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Premises

If you look closely at all the reasons and objections in Tutorial 1, you'll see that each one contains a claim.  A claim which is inside or part of a reason or an objection is known as a premise


This reason contains a claim. The claim is a premise.

Here is an alternative way to map the simple argument. It displays the premise as a distinct claim.
 
Discussion

Premise is a technical term.  In ordinary conversation people (mis)use it in many ways, but for us it has a specific meaning: a claim which is part of a reason or objection.

The key point right now is that if you look closely at reasons or objections, you'll see that they are made up of distinct claims, which we call premises.

 
New Concepts

A premise is a claim which is part of a reason or an objection.

Multiple Premises

Sometimes when people present reasons or objections, it is clear that they have provided two claims as part of a single complex piece of evidence. That is, they have provided more than one premise.  Consider this argument:

When there are two or more explanations for some events, the least complicated is to be favoured.  The least complicated explanation of the Apollo events is that the astronauts landed on the Moon. Therefore, the Apollo astronauts did in fact land on the moon. [based on 9.8-9]

In this passage, there is only one reason to believe the contention, but there are two distinct claims in that reason, i.e., two distinct premises.  The two premises "work together" to support the contention.

We could map the argument this way, lumping all the premises together in one reason box.

Or we could map it by putting each premise in its own claim box.  This shows much more clearly that there are two distinct claims.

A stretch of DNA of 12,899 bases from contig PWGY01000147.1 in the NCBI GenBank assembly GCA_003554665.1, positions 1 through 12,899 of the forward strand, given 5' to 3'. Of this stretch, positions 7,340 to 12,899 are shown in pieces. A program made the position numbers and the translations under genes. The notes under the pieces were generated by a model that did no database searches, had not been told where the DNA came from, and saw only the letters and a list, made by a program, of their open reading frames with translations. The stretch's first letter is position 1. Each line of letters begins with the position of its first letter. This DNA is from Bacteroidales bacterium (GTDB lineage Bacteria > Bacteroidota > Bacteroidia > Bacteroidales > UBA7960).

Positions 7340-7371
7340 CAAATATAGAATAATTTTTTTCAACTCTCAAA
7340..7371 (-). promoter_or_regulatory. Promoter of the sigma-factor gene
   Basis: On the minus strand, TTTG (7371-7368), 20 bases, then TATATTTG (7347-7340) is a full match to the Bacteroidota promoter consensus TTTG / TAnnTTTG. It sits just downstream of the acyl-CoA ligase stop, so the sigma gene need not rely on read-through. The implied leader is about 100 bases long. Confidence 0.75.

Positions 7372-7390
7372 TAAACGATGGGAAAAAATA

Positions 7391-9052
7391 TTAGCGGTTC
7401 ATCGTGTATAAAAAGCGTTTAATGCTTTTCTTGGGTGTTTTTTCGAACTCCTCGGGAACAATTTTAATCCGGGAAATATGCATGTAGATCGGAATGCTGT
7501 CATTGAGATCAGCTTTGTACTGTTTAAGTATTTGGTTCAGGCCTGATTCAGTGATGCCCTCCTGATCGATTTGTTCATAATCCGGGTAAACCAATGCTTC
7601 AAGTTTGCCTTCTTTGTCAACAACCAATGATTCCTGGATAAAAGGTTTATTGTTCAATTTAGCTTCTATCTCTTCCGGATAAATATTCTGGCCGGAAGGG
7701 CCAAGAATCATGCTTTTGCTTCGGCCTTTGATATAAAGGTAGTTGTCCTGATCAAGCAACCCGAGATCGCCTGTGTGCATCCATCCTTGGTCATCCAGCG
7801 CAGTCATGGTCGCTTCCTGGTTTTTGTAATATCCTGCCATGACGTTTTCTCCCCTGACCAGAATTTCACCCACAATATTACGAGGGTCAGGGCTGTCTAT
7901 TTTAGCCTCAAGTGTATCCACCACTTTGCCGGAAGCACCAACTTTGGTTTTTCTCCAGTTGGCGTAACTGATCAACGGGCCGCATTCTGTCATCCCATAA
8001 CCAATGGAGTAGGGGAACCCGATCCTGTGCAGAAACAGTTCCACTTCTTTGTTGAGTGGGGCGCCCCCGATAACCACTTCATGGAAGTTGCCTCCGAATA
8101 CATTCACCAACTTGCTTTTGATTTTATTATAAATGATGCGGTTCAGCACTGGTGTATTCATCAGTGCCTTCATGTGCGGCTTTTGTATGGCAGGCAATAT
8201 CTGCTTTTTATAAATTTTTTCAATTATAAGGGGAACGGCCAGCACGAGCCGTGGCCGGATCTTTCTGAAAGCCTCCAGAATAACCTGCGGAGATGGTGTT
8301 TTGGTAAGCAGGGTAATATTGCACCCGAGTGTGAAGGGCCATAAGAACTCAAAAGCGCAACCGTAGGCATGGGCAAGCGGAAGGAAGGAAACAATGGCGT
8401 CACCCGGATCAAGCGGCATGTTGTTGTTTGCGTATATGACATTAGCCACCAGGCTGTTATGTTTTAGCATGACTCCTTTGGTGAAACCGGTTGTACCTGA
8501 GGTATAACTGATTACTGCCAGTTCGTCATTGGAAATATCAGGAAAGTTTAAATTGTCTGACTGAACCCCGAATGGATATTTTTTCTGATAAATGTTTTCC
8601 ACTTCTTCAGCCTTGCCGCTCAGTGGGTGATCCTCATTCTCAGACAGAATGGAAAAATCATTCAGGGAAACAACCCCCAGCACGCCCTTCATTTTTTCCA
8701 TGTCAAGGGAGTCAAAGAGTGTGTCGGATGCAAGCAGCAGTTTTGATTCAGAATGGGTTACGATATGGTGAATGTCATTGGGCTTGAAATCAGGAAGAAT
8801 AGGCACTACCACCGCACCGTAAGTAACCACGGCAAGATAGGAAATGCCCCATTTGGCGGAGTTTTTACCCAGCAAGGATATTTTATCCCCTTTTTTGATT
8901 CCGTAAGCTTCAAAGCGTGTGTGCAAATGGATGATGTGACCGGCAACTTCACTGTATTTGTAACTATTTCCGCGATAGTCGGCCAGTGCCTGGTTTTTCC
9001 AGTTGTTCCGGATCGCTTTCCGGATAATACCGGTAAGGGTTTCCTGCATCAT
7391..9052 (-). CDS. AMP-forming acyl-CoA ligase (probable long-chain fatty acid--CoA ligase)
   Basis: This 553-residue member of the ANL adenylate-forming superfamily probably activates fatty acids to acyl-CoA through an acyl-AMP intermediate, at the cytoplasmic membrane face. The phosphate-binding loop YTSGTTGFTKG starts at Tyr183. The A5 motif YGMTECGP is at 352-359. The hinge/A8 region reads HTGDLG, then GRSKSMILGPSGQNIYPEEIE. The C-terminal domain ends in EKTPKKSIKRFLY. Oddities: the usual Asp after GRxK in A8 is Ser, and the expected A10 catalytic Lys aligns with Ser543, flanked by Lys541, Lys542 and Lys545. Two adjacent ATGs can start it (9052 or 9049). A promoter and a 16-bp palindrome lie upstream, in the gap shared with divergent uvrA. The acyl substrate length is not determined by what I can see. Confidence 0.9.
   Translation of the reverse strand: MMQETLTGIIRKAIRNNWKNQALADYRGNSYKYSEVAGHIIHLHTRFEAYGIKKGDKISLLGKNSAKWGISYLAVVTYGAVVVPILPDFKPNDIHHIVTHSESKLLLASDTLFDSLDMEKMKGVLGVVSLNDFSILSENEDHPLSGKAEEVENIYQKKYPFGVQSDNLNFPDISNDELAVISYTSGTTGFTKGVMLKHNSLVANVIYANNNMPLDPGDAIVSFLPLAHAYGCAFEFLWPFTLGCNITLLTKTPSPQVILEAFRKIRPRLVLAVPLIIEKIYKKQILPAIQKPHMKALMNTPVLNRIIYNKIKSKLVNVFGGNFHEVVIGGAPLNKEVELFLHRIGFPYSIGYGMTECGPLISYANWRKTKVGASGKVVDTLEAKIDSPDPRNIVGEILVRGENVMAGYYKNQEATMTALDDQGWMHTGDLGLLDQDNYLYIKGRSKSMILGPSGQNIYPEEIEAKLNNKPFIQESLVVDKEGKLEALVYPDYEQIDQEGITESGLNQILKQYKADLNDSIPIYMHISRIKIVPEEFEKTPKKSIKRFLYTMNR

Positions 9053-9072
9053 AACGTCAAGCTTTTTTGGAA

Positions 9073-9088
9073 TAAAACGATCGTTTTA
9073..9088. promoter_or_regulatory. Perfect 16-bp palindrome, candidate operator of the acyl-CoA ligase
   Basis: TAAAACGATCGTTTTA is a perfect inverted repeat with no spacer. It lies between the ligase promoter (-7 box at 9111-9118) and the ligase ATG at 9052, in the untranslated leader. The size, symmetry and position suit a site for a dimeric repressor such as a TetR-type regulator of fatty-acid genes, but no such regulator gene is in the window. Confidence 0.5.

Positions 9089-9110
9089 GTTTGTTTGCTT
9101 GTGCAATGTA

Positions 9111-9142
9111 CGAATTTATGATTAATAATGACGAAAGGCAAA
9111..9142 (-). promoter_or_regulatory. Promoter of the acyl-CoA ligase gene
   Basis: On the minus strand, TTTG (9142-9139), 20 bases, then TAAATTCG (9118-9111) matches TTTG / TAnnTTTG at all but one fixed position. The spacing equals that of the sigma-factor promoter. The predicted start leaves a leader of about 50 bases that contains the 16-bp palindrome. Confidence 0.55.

Discussion

There are various ways to diagram arguments with multiple premises.  The particular type of diagram shown above follows the approach used in the Reason!Able software.  The crucial thing is that the diagram show that the premises belong together as part of one reason or objection. In the diagramming approach here, this is shown by the lines joining together before they connect to the contention

Co-premises

Multiple premises working together as part of a single reason or objection are known as co-premises. A co-premise helps connect ("co-nnect") the other premise to the contention

 
Discussion

Two premises are part of the same reason or objection when they are working together. Roughly, two premises work together when each one needs the other so that they can, as a group, provide evidence for (or against) the contention.  They don't stand alone; rather, they work hand in hand to show that the contention is true (or false).

Example:

You can see how when both of these premises are true, you have a reason to believe that the Apollo astronauts landed on the Moon.  However if either of them is false, the other one is not enough on its own.  Thus, the premises are working together.

Another intuitive way to understand this notion of co-premises working together is to think of a co-premise as what connects the other premise(s) to the contention.  It makes the connection or bridge between claims which otherwise might seem unrelated or only partially related. 

Don't worry too much if you're not 100% clear yet on this notion of "working together."  We will clarify it a lot in the following pages and tutorials.  However it is worth mentioning right now that this is one of the most difficult of all the concepts we will deal with.  Getting it right is one of the biggest challenges in argument mapping!